New reports on ruru nesting and Island conservation

Date posted: 02-Oct-2017

Two new reports have been added to the website. The first gives details of a summer students..

2018 calendars now available

Date posted: 27-Sep-2017

Our latest calendar, beautifully illustrated with images taken on the Island, is now available fo..

Guided walks for photographers

Date posted: 21-Jun-2017

For a wonderful day of wildlife photography please join us on Tiritiri Matangi Island for a Ph..

Ferry discounts for Supporters

Date posted: 18-May-2017

Tiritiri Matangi Island, the perfect winter's day trip. The birds are at their best, warm up w..

More kiwi for the Island

Date posted: 04-Apr-2017

In 1993 and 1995, sixteen little spotted kiwi were released on Tiritiri Matangi Island. The ma..

2017 Photo Competition

Date posted: 22-Mar-2017

It is that time of year again when we are looking for entries for our photo competition (and phot..

The 2017 concert

Date posted: 05-Feb-2017

This year's concert promises to be another wonderful and unique experience. Click here (/concert-..

Shorebird Film Festival at Devonport

Date posted: 26-Oct-2016

Click here (/miscellaneous documents/DevWaderFilms.jpg) for details of a forthcoming film festival c..

Extra Dawn Chorus Trip

Date posted: 20-Oct-2016

Stop Press: Extra Dawn Chorus trip now scheduled for Thursday 27th October 2016. ..

2016 AGM

Date posted: 06-Sep-2016

The 2016 AGM was held at the Kohia Centre at 7:30 pm on Monday 19th September. Click here (/..

Little Blue Penguin

Scientific name:

 Eudyptula minor

Maori Name:

 Korora

 

 

Conservation status:

 At risk - declining

Mainland status:

 Widespread and locally common 

Size:  40cm, 1.1kg

Lifespan:

 Oldest recorded 19+ years in NZ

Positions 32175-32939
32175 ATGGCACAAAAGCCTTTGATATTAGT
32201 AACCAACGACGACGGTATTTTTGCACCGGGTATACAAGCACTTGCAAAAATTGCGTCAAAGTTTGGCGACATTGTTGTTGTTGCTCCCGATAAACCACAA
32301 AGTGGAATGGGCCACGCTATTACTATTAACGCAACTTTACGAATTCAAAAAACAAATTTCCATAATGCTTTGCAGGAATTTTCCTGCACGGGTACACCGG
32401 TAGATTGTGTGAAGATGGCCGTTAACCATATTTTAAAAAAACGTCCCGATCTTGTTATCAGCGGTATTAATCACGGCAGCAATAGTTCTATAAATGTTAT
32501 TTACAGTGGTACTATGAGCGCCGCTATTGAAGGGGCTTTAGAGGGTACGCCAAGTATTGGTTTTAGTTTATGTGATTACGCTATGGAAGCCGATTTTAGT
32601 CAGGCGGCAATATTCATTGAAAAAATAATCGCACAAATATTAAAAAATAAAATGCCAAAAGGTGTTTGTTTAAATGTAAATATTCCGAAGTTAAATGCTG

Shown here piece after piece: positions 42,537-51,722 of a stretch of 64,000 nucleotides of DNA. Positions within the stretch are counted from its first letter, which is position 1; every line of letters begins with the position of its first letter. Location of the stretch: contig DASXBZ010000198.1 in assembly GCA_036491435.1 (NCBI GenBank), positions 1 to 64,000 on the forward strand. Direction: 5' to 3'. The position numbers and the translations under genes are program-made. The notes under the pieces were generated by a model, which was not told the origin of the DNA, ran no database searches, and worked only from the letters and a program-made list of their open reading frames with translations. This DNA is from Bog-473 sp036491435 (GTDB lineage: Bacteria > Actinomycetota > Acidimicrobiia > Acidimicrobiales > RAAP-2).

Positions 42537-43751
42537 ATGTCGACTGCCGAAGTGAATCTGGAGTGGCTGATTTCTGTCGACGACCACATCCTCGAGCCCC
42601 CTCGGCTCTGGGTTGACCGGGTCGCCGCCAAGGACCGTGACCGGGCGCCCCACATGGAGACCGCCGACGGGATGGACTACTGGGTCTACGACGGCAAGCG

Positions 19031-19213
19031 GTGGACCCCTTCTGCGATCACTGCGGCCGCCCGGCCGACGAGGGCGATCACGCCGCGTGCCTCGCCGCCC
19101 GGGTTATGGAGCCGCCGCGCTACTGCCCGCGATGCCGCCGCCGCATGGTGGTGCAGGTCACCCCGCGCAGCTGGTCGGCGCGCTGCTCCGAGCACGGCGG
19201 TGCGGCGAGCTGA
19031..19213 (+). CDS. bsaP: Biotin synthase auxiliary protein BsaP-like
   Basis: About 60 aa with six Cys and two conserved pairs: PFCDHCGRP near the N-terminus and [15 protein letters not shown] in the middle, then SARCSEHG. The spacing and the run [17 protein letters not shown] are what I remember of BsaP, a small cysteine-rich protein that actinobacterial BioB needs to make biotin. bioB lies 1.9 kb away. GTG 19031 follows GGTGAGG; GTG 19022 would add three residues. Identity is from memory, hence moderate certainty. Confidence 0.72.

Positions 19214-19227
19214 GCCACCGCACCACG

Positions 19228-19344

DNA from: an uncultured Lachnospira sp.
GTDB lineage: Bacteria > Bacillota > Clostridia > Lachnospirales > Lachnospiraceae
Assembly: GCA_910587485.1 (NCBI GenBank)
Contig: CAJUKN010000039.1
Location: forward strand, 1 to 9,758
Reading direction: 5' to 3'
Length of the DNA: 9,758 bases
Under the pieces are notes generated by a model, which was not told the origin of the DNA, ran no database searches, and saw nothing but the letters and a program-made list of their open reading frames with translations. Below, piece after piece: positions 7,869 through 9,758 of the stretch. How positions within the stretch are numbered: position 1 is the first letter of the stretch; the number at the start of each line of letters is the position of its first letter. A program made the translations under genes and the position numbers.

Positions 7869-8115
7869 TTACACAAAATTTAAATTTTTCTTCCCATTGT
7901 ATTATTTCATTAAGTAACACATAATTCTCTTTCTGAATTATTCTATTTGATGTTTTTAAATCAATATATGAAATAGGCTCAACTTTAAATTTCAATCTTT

Breeding:

 July - December

Diet:

 Small fish, squid and octopus 


Now officially named the 'little penguin', this is the smallest of all penguins at just 40 cms. They are steely blue above and satin white below. The blueness of their backs makes the old and more popular name difficult to discard.

Blue penguins frequent the mainland coastal waters of both North and South Islands and many offshore islands around New Zealand. They spend all day out at sea fishing, often solitary, mostly about five metres below the surface. They feed on small fish, squid, and octopus when available. At night they come ashore and leave at dawn to go back fishing. When ashore they often wander as far as 500m inland and over 200m above sea level on some islands. On Tiritiri Matangi they have been seen at night up by the lighthouse.

The little blue penguin has a variety of calls, mewing notes (like a cat), loud screams, trumpeting and deep toned growls. They are most vocal at their breeding colonies and when they come ashore at dusk. 

Blue penguins go through a complete body moult at the breeding site once their chicks have fledged. This moulting period lasts for 10-18 days and occurs some time between December and March. At this time the penguin cannot go to sea and therefore doesn't eat, having spent 2-3 weeks beforehand fattening up.

Find out more about the blue penguin at New Zealand Birds Online.

Photography by: Anne Mein © (top right) and Peter Craw © (bottom left)
References: Heather, B.D.; Robertson, H.A. 2000 The Field Guide to the Birds of New Zealand. Auckland, Viking.